No party is complete without a cake, isn't it? What better way than having a good 'ol chocolate cake - nothing fancy, no exotic ingredient from a far flung land - just your standard reliable yummy birthday cake. In the time honored tradition of my baking sojourns I made a mistake - as usual. The recipe called for 1 1/2 sticks butter but somehow in the confusion and mayhem in the kitchen I put in 1 1/2 cups! That's double the amount! I was quietly fuming why this cookbook had sticks measurements. Then I remembered it was given to me by a blogging friend in America. Duh! Thank goodness it did not ruin the cake. Actually it made it extra moist which made me wonder how it would turn out with half the butter. We all loved the cake but the icing was too sweet for us. So I might hunt for other icing recipes out there or reduce the sugar though my youngest had a great time slathering it on, between, and around the cake layers.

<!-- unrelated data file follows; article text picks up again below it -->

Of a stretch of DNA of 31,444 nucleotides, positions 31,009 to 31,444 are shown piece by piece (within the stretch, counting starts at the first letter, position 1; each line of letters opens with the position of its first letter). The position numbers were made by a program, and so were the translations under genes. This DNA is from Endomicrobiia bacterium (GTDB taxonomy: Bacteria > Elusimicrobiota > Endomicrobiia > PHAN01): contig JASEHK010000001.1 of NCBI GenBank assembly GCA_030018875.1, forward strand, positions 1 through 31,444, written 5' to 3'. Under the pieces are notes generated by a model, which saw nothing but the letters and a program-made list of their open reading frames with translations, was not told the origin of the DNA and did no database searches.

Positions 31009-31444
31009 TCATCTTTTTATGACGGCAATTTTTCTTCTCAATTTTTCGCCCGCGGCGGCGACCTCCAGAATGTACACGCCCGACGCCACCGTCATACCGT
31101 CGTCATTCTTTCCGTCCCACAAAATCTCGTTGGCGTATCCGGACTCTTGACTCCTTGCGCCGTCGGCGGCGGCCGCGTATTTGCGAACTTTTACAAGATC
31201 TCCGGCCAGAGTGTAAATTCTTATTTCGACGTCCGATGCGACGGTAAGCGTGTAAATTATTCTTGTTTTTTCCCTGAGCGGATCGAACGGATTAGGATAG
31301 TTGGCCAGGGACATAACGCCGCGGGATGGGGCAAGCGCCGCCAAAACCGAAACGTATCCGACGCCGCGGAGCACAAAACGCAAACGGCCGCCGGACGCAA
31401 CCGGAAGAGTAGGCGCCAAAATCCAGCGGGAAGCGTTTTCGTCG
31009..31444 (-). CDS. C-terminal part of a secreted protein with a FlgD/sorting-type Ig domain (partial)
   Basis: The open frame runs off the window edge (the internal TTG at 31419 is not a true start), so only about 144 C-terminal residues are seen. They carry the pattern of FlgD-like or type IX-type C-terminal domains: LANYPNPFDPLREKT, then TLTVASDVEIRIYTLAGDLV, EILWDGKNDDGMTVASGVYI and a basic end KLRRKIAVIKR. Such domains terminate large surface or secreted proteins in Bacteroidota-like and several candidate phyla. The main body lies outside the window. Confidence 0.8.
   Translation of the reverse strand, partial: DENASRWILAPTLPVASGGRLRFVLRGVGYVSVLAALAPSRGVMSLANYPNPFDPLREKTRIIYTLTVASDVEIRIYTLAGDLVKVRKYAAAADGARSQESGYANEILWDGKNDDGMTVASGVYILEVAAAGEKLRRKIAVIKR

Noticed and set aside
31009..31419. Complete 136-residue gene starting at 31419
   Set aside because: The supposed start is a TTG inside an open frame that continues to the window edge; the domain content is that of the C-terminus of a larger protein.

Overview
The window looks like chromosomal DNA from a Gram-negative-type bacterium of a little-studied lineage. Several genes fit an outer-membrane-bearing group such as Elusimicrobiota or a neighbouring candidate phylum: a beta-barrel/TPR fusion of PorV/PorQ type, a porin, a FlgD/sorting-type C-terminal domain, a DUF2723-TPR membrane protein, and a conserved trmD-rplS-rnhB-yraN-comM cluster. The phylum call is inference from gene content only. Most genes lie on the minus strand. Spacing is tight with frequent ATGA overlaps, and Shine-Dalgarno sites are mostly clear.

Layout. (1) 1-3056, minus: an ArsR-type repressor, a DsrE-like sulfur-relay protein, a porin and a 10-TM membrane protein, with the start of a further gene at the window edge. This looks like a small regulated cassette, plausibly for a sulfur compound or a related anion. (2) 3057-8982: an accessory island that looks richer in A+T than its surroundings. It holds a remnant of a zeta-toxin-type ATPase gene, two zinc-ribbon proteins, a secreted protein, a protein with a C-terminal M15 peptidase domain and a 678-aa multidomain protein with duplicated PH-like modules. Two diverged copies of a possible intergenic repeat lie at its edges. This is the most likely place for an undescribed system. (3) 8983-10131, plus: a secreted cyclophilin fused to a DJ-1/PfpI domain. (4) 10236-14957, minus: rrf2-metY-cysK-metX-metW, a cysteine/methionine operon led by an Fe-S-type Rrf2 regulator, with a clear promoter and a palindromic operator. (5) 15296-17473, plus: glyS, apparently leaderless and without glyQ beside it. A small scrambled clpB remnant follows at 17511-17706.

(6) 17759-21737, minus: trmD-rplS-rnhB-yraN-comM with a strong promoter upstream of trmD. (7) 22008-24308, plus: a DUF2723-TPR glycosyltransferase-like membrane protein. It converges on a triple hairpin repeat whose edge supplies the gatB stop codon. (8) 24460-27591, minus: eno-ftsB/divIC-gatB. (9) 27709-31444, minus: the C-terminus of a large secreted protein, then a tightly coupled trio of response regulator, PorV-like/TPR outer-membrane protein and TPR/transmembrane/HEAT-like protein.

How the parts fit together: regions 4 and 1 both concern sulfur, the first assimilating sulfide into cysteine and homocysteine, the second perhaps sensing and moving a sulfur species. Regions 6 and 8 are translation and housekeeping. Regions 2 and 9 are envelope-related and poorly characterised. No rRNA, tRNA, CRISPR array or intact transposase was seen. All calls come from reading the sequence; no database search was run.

This yummy cake recipe is adapted from the cookbook Feast by Nigella Lawson sent to me by my lovely friend in Boston, Stel of Babyrambutan. I have to remind myself that this is an American edition so I have to be aware of the 'sticks' in there and not substitute 'cups' for it. :)





Old-Fashioned Chocolate Cake

1 1/2 cup plain flour
1 cup caster sugar (superfine)
1 tsp baking powder
1/2 tsp baking soda
1/3 cup unsweetened cocoa
3/4 cups unsalted butter - softened
2 large eggs
2 tsp vanilla extract
2/3 cup sour cream

* Frosting
1/4 cup + 2 Tbsp unsalted butter - softened
170 gm dark chocolate (70% cocoa content)
1 Tbsp golden syrup
1/2 cup sour cream
1 tsp vanilla extract
2 cups icing sugar
  1. Preheat oven to 350F/180C/fan 160C. Grease and line 2 x 8-inch/20cm round sandwich pans.
  2. In a bowl, sift flour, cocoa, baking powder, and bicarbonate of soda. Set aside.
  3. In another bowl, beat the butter and sugar until light and fluffy.
  4. Add in the eggs one at a time, mix well after each addition.
  5. Add the sour cream and vanilla, combine well.
  6. Stir in the flour mixture with a wooden spoon until well combined.